Forensic Technology Center of Excellence


Success Story: Enabling Forensic Field Testing with Paper Microfluidic Devices

Success Story: Enabling Forensic Field Testing with Paper Microfluidic Devices

National Institute of Justice and Florida International University

Report Date

April 2019


Forensic investigators, law enforcement, and military personnel are often placed in potentially dangerous situations when they come across suspected drugs, explosives, and bodily fluids while in the field. These individuals may need to quickly detect and analyze chemical compositions of unknown substances to ensure safety and assess how they should proceed. Although numerous detection techniques are available to meet these needs, many are limited by various shortcomings (e.g. portability, caustic reagents, timely). For example, some techniques require large, expensive pieces of instrumentation that are typically not portable. Paper microfluidics is a transformational technology that permits the development of very inexpensive analytical devices based on designs printed in wax-based ink on chromatography paper. These devices eliminate the need for bulky and sometimes caustic liquid reagents and are not much larger than a postage stamp. Because of their small size, low cost, easy storage, and user friendliness, these paper-based sensors can provide police and forensic evidence collection teams an easily stored and reliable tool for presumptive testing of unknown materials. With NIJ support, Dr. Bruce McCord at Florida International University (FIU) has developed a suite of paper microfluidic devices for forensic residue analysis applications, such as presumptive testing of explosives, serological stains and detection of seized drugs. These devices have been validated by the Miami Dade Bomb Squad and are currently being explored for commercial forensic applications.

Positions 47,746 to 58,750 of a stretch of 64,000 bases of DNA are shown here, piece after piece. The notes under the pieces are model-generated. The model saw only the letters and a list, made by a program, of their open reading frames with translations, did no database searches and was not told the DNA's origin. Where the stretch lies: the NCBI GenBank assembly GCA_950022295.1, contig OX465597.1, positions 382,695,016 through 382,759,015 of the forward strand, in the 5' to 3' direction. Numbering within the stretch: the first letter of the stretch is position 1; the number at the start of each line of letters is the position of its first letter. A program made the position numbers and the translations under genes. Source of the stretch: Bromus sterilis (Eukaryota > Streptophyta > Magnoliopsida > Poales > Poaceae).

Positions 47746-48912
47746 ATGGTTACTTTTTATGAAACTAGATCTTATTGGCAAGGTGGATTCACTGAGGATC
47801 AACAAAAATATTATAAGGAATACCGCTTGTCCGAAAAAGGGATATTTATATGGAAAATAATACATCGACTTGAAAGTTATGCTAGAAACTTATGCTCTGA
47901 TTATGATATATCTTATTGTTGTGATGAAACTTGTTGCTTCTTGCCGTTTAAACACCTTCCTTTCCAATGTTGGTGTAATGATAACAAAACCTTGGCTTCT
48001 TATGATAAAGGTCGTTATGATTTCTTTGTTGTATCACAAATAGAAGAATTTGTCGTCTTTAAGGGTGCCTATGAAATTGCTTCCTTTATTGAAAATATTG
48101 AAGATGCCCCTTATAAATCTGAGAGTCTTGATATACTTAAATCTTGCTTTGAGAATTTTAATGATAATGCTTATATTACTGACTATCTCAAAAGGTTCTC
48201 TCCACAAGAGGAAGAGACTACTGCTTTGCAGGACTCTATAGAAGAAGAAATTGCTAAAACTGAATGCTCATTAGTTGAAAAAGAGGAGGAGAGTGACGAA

“I’m impressed with the potential for replacement wet color tests. The multiplexing capabilities have potential to address the challenges field forensics investigators encounter with non-pure, intermixed drugs as well as unknown powders.”

- Dr. Michael Buerger, Ph.D. | Professor of Criminal Justice, Bowling Green State University & former New Hampshire Police Officer

This success story was funded by the National Institute of Justice, Office of Justice Programs, U.S. Department of Justice [Award No. 2016-MU-BX-K110]. 

The opinions, findings, and conclusions or recommendations expressed in this publication are those of the author(s) and do not necessarily reflect those of the U.S. Department of Justice.

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